By Denne Goldstein and Rebecca Peterson

Again the source of this document is: Irrigation and Green Magazine, July 2006, www.igin.com

Some more great info on controlling algae:

Green Water and String Algae Control


Let’s face it: an algae-infested pond isn’t a pretty site. Algae can make a beautiful water garden look like a pool of slime left over from a Halloween display. They also complicate the maintenance of a pond—algae can clog filters and equipment, ruin wood, and suffocate plants and fish. Some species of algae double their population as often as every twenty minutes. But not only are they quick to reproduce, they’re also stubborn. How can you get rid of them?

First, you need to remember that algae are plants. Like any plant, they need three elements to survive—light, water, and nutrients. Take away any one of these necessities, and algae are controllable. Naturally, you can’t take away water. But light and nutrients are different matters entirely.

At first, the thought that you can control the amount of light reaching a pond sounds absurd—trees or buildings may provide a certain amount of shade, but beyond that, it’s not like you can turn off the sun! However, floating plants are a great—and aesthetic—way of controlling the amount of light a pond receives.

Plants like water hyacinth, water lettuce, and water lilies are widely available and will eagerly reproduce to cover the water’s surface. Some experts suggest that plants with floating leaves should cover up to 50 to 75 percent of a pond.

Mike McGee, president of EP Aeration, San Louis Obispo, California, says that, “The key in algae control is nutrient control.” Angela Hopko, marketing manager for Otterbine Barebo, Inc., agrees: “There’s a direct correlation in the level of available nutrients and the populations of algae.”

Nutrient control starts even before a pond is built. Ponds should be designed so that water running off the landscape doesn’t run into them. The organic debris, fertilizers, and yard chemicals present in runoff are all considered tasty snacks by algae invaders—you might as well set out an algae buffet.

“Nutrient loading can be very high in waters adjacent to green areas or turf grass,” Hopko warns. If a pond is already constructed, some kind of barrier can be placed around the edge to stop the flow of runoff.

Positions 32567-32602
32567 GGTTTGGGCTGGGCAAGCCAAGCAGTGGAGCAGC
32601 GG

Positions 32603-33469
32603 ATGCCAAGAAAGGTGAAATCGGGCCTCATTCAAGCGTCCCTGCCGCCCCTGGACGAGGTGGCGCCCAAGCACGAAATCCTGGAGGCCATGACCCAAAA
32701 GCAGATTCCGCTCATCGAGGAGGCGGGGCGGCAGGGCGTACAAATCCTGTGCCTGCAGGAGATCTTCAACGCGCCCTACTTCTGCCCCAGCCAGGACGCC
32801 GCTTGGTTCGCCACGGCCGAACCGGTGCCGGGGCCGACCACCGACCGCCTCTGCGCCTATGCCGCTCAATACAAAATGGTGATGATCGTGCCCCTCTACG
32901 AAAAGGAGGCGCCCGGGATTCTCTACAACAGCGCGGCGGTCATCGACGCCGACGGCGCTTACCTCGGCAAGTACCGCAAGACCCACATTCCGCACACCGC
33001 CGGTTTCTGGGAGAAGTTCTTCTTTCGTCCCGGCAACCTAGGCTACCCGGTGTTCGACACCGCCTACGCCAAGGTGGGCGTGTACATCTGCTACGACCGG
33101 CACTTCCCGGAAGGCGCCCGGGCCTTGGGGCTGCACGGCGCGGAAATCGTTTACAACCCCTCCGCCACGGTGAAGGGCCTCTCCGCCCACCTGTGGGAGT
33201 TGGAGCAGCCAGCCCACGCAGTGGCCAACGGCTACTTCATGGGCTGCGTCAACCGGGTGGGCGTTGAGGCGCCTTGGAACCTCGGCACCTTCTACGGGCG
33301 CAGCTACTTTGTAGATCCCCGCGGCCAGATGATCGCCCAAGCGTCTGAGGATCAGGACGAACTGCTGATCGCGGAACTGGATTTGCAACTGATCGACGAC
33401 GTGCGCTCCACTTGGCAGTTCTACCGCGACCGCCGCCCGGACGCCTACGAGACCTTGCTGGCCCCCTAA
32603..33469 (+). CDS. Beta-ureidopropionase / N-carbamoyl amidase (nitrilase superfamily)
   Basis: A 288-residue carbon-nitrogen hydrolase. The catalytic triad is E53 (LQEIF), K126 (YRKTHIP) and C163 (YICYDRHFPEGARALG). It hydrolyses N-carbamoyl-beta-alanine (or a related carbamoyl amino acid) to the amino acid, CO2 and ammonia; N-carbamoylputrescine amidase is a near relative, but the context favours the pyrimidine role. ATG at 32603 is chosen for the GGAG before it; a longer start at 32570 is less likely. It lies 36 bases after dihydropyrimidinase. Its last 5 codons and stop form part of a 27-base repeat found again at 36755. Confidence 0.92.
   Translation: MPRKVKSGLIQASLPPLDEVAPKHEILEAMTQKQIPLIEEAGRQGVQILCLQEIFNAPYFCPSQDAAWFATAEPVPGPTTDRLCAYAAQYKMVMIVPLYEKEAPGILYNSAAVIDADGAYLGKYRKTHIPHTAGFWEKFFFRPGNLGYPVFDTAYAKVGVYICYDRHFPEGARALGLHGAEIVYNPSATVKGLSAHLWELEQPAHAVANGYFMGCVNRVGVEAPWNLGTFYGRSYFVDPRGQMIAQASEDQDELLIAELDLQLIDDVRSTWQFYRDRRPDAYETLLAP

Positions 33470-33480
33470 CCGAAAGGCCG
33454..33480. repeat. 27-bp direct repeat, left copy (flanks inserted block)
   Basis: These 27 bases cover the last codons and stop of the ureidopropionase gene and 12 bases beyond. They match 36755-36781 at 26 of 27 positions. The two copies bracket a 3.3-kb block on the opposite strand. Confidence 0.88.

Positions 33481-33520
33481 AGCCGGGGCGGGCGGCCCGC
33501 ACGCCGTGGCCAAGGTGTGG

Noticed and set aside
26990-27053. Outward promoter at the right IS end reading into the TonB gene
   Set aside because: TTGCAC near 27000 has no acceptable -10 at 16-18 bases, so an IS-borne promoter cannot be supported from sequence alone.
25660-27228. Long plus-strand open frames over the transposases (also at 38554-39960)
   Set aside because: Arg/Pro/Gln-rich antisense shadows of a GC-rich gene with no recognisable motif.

Overstocking a pond with fish and overfeeding fish can also give rise to algal blooms. Fish waste and leftover food are perfect nutrients for algae to feed on.

Adequate filtration is another important step towards limiting algae propagation—whatever material the filter removes is not feeding algae. “I tell contractors that algae problems in a client’s pond can almost always be traced back to too many fish, too heavy feeding, and inadequate filtration,” says Carolyn Weise, consumer relations manager for Ecological Laboratories, Freeport, New York.

Submerged plants can also help. They feed off the nutrients in the pond water before algae get a chance. “If the nutrients in a pond can be consumed at the same rate as they’re being introduced, you can pretty much solve an algae problem,” McGee says.

Some companies make products for aerating ponds by introducing air and oxygen at their deepest level. Getting oxygen to this oxygen-depleted area can be critical in the fight against algae. “Oxygen works via a chemical reaction to sequester nutrients at the bottom of the pond, where they can’t be used as food by algae,” McGee explains. “Many of the most common nutrients found in ponds become insoluble in oxygen-rich water. Being insoluble makes them heavy, and they sink to the bottom.” Algae like to stay near the surface, where sunlight is readily available, and can’t follow the nutrients down.

Proper oxygenation of water can also aid aerobic digestion of nutrients and sludge. Aerobic organisms consume nutrients, but can only survive when oxygen is present. Also referred to as microbes, aerobic organisms are another big element of algae control.

“Aerobic bacteria feed on nutrients and digest them into compounds that algae can’t use for food,” Hopko explains. Many manufacturers make products that contain microbes for this precise purpose. “This is a great approach to managing algae, because it’s organic; it doesn’t require chemicals,” says Casey Coke of Natural Environmental Systems, Dallas, Texas.

“I would highly recommend regular use of a microbial product to maintain a stable ecosystem to any landscape contractor managing a pond,” says Weise. She also advises not to wait until an algae problem has started before using these products. “By the time the problem arises, the cure can be worse than the problem,” she says.

A first thought to fight algae would be to go for an algaecide. However, while these products can eliminate both planktonic and filamentous algae, some are not safe for ponds with fish and aquatic plants, and should only be used in decorative ponds and fountains.

Additionally, algaecides can sometimes work too well—if a product kills algae too quickly, it can deplete the oxygen in a pond, or worse, the dead algae can feed a whole new crop of algae, and the problem begins anew. “This is another benefit to the organic approach,” says Coke. “It works at a slower pace.”

But if your algae problem is already significant, you may not have a choice but to use an algaecide. You can kill the algae you already have, then start with a “clean slate” and begin fighting algae using other techniques. Some manufacturers offer products that combine algaecides to kill the algae with microbial products to consume the dead algae.

“It’s vital that contractors understand the importance of good pond care and regular husbandry using microbes to prevent algae problems,” Weise says. With knowledge like this in your back pocket, it should be easy to keep water gardens crystal-clear and algae-free.

Again the source of this document is: Irrigation and Green Magazine, September 2006, www.igin.com